Age is a dreadful thing! It creeps up on you, making subtle changes, but giving you no warning of having changed the ground rules and leaving you offside when it matters most.
Take going to the pub, for instance. Time was, getting out to the pub on a Friday night was something one looked forward to, more or less incessantly, from the moment the sun cracked the early morning gloaming on the previous Monday.
Whatever happened during the week – the cascade of bills through the letterbox, minor skirmishes with line managers, parking tickets, speeding tickets, 18- hour days and a spectacular argument with a loved one – Friday night signalled an end to all hostilities and a truce in the inexorable battleground of life in which all parties were suddenly transformed into benign presences to be celebrated and caroused throughout the weekend.
When did it happen?
Several years on, something has changed. Now, I still look forward to Friday night but the process now begins around lunchtime on the same day and, instead of riding the white stallion of bucolic excess, I now like to sit, glass of Shiraz in hand, chatting to my wife about the things we haven’t quite got round to but still intend to do – ranging from painting the dining room to selling up and living near Avignon.
What has happened to me? When did it happen? Where was I at the time?
When the weekend was little more than a miasma of IPA fumes, conversation was loud and revolved around a healthy disregard for authority but it was never less than questioning, running randomly along the continuum of rebellion and the crusade for fairness and justice.
This is what made student life so exciting, together with a weird diurnal rhythm and a constant engagement with the wi-fi of my hormones. In the between years, a preference for a normal diurnal rhythm seems to have dulled the rebelliousness although the wi-fi bit still seems to operate on a trillion kbps.
As you may imagine, it came as something of a surprise to bump into insurrection and a refusal to play by the rules last Friday night. I simply wasn’t expecting it. There I was, at the bar, waiting in an orderly fashion to receive another Shiraz in exchange for what would have been a ransom demand in another period, when I caught the conversation of two bespectacled and mild-looking drinkers, perched on bar stools to my right.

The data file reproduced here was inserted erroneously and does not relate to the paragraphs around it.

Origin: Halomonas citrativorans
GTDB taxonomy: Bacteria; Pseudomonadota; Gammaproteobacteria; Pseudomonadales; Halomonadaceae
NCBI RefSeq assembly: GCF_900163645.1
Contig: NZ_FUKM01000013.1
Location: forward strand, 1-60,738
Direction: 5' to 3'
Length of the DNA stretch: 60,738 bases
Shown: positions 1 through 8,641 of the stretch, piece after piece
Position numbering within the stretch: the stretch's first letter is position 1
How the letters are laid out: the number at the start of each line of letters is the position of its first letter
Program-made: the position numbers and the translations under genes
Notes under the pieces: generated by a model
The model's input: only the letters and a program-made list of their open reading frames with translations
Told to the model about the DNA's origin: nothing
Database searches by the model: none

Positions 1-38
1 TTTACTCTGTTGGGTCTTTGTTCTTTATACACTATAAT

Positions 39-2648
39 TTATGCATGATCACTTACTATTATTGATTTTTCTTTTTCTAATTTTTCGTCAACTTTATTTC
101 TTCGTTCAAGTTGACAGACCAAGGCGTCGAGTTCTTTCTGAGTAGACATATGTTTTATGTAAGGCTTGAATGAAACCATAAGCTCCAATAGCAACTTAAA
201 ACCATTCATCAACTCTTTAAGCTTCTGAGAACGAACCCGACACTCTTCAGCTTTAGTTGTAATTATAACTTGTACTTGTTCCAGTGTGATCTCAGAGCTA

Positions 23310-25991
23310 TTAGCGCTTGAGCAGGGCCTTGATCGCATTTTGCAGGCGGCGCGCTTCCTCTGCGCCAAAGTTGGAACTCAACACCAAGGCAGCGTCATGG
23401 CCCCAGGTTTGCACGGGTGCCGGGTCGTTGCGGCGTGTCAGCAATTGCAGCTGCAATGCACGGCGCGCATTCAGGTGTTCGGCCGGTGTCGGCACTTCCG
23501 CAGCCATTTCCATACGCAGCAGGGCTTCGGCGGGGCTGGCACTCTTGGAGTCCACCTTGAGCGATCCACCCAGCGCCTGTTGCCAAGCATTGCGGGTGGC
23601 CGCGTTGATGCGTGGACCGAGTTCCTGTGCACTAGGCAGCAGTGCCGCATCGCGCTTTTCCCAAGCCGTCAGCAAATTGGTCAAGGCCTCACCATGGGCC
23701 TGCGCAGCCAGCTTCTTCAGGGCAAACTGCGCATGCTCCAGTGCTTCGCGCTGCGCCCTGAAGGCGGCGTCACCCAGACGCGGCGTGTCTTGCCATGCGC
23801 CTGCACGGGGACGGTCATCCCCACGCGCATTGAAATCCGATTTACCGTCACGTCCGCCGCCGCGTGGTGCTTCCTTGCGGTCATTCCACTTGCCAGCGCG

“That’s what I wrote to Jacquie Smith,” said one of them, “ it simply isn’t an acceptable level of public standards and, when she wrote back, she more or less agreed with me.”
Intrigued, I dallied longer to hear more. It turned out that my newfound colleague was an ardent writer to all and sundry. He would write to politicians, managing directors, men of the cloth and even referees about his concerns and, when he did so, he would expect an answer. If the answer ever came and fell short of his expectations, he would continue the dialogue until he felt that nothing more could be gained.
His friend appeared to have the same tendencies but with less terrier-like conviction – but something intrigued me. We stood and talked for half an hour before management reminded me that I’d gone to the bar to get refills and, later that night, I lay there restlessly in search of Morpheus trying to work out what it was about them that had captured my imagination.
Was it their middle-aged insistence on being heard? Perhaps it was the unlikeliness of such rebellion behind such a beige exterior? Maybe it was because I’d never entered into such a discussion with them before.
It took me until the wee small hours, at a time when even the nocturnal foxes had knocked off for the night, before it dawned on me. The reason why I was wrestling with all this was because I finally realised that it was me who was strange, it was me who had given up fighting, and me who had acceded to the unspoken pressure to accept the status quo. When did that happen and what was I doing at the time?
Then, on Sunday morning, a passage in the paper hit me like a thunderbolt. In an article on seeking peace in the Middle East, the writer made the simple statement that it needed people to think as “we” and not to seek change to be effected by “them”.
It was at that point that I realised that I had allowed myself to sit as a commentator on the events going on around me and to give up thinking that I not only had a voice but that I was duty bound to exercise it. Whatever “it” is, why should I expect somebody else to do it every time?
We talk of life today being without a moral compass where people pursue the concept of “self ” regardless of the effects that may have on others and, without doubt, I had subsided into the feeling that democracy wasn’t working in any of the manifestations that affected me.
So, from this Monday, instead of whingeing about what I don’t like, what seems patently unfair or what is quite simply wrong, I have resolved to try to do something about it. Forty years ago, I would have seen these men in beige with their insistence on writing to people they’d never met as being slightly odd and just a tad eccentric. As I sit here, however, I have to accept that at least they are trying to make a difference while I had entered a period of terminal sloth with the net result of having achieved the square root of not very much. But no more!
I cannot wait for next Friday night because, by then, I will have done something to make a stand and to regain the self-respect that comes from speaking out.
As you know, Friday night signals an end to all hostilities and a truce in the inexorable battleground of life in which all parties are suddenly transformed into benign presences to be celebrated and caroused throughout the weekend.